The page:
Since the lawsuit was filed, Berkshire County District Attorney Andrea Harrington released a list of police officers who should not be considered credible courtroom witnesses in criminal trails because of documented wrongdoing or misconduct in an effort to protect the rights of defendants. One of them is Williamstown Police Officer Craig Eichhammer, who was identified in the McGowan lawsuit.
Harrington did not disclose the reasoning behind his inclusion on the list, and Chief Johnson declined to comment.
Ansari noted that in the complaint McGowan filed in late 2019 with the Massachusetts Commission Against Discrimination, Eichhammer is identified as having been disciplined for sexual harassment of a female resident of the town in 2011, but not terminated.
The fact that Hoch did not report the original personnel complaint filed to the Select Board “perpetuates the false idea that there is no racism in town,” Ansari said. “They dismiss it as a communication failure.”
And the fact that the dispatcher who uttered the racist epithet to a co-worker and a guest is still on the job indicates that the Select Board has missed the point, he said, and should is protecting the status quo.
A variety of town residents have also sought an independent probe into the allegations of harassment inside the police department.
Williams College President Maud Mandel asked for an independent investigation a few days after the lawsuit was filed Aug. 12.
“I write, as Williams College president, to ask that you commission a prompt, full and impartial investigation of recent allegations regarding racism and sexual misconduct within the Williamstown Police Department,” Mandel wrote Aug. 17. “Such an investigation is badly needed. Along with findings of fact, it will serve as a necessary first step to rebuild trust and assure everyone that our police force prioritizes their safety, regardless of who they are.”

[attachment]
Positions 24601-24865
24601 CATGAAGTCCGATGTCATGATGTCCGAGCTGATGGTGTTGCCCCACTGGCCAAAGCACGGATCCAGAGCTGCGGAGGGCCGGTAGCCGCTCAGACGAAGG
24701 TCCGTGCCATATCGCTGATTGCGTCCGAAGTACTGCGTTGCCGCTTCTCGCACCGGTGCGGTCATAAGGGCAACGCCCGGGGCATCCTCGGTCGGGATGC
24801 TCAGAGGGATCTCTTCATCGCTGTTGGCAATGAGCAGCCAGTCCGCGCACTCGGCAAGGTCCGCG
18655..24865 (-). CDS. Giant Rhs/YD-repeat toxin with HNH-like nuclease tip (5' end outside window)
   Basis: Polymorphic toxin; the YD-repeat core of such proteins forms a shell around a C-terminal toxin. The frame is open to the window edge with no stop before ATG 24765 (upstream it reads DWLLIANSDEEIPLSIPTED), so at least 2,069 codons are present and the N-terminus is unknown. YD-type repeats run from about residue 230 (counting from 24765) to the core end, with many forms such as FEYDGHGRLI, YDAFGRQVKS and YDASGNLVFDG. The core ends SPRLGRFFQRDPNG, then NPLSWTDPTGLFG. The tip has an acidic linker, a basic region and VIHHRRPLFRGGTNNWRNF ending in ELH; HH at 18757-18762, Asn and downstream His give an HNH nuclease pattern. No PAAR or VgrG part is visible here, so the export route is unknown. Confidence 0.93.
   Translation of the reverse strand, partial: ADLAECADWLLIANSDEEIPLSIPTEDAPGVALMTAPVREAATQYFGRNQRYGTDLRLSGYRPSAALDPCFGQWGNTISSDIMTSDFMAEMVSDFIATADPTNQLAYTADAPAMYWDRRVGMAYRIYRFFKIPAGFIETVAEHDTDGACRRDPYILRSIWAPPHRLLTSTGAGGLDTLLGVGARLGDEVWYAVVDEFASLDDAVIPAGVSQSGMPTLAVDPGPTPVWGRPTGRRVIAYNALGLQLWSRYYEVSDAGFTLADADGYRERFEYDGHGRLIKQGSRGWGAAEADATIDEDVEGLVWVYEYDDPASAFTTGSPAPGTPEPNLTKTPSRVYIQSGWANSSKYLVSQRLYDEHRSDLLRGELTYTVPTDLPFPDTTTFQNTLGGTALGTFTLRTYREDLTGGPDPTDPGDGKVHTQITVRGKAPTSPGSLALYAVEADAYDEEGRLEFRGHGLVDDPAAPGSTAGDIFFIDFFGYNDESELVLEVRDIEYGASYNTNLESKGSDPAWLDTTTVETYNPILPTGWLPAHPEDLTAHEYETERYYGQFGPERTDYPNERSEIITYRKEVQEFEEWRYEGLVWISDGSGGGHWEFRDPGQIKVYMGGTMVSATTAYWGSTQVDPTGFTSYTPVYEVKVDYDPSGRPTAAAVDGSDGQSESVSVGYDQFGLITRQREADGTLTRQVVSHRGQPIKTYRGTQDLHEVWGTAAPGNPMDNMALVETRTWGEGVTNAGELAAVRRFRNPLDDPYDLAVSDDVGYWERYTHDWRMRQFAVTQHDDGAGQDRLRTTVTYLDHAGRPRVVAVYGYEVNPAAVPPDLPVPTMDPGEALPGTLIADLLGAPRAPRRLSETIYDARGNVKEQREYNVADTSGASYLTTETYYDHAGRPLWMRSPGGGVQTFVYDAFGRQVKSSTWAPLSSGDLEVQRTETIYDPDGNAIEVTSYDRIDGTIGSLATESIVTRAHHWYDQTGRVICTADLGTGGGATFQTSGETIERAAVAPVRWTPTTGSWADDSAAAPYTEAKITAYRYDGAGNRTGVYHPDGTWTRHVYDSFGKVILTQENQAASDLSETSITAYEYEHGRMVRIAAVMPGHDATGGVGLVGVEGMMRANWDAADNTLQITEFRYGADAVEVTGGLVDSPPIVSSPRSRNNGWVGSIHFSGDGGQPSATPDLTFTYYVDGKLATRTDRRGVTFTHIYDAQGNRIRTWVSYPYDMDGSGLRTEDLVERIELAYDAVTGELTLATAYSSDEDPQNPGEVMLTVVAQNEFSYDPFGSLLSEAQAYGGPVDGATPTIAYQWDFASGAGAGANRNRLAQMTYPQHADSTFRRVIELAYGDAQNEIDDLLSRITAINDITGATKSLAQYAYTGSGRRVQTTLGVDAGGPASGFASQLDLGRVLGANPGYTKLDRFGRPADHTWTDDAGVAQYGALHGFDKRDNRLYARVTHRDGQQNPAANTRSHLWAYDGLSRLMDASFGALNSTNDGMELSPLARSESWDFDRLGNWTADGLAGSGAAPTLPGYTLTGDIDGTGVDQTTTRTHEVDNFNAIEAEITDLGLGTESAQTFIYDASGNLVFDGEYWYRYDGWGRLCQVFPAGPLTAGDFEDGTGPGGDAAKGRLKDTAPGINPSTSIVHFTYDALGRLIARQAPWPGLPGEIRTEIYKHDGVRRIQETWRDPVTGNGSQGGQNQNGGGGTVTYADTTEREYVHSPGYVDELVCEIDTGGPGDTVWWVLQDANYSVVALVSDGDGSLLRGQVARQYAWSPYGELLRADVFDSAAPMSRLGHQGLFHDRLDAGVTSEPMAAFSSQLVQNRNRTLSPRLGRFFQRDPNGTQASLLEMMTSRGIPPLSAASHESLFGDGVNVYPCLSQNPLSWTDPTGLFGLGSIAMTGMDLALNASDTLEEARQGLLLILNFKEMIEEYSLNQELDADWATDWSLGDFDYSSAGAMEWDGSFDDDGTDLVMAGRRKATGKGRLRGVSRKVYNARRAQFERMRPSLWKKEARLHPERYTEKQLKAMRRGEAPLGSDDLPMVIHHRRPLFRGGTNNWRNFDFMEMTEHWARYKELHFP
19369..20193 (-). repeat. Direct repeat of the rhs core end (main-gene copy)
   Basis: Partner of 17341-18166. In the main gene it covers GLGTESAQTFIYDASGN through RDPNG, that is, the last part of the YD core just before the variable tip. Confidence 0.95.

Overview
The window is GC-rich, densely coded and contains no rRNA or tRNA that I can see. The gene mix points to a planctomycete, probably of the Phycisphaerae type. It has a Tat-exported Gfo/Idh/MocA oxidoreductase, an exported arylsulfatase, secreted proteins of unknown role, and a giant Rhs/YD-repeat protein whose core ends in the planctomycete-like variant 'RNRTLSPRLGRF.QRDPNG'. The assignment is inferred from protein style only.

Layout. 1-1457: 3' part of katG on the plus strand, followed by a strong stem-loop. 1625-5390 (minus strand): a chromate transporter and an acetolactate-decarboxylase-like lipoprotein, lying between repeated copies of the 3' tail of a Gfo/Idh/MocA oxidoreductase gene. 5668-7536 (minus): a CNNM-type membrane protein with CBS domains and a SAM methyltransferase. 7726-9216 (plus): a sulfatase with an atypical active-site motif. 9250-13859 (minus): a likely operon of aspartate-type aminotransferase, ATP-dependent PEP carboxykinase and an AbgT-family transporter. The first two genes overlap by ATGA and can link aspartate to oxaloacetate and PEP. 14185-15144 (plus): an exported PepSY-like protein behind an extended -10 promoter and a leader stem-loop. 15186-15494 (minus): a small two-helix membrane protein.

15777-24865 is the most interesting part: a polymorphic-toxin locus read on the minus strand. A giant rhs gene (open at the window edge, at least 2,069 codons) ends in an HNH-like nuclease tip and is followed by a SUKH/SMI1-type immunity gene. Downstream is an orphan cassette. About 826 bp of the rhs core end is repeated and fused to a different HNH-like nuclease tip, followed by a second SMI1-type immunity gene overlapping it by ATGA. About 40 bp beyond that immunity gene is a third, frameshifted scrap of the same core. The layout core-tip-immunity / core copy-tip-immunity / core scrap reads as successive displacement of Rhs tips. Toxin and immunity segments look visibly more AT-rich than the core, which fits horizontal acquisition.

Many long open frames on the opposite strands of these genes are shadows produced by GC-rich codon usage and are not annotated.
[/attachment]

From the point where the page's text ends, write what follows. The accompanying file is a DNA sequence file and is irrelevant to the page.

Residents have also been speaking out about their dissatisfaction with the actions of the Select Board.
Members of the recently formed Williamstown Racial Justice Police Reform Group aren’t concerned about the litigation process, but insist the allegations in the lawsuit should be investigated by an independent party. They agree that personnel policies and protocols should be updated, but the allegations should be probed separate from the lawsuit.
And to ensure impartiality, the chief and town manager should be on paid leave until the probe is complete, they say. They say it's unacceptable to have police department staff members who have been disciplined for sexual assault or have used racially derogatory terms at work remain on the job.
“There is no room for officers like that in our police department when civil rights are at risk every day,” said group member Jessica Dils.
“Women have told me they feel unsafe,” said Arlene Kirsch, another group member. “People of color have said they feel unsafe. I myself feel unsafe. I’m having a hard time sleeping.”
Group member Peggy Kern said that when a Williamstown resident has to call the police, there should be a “baseline of trust,” but that it has been compromised.
“This is just beyond anything I could have personally envisioned,” she said. “It is 100 percent unacceptable.”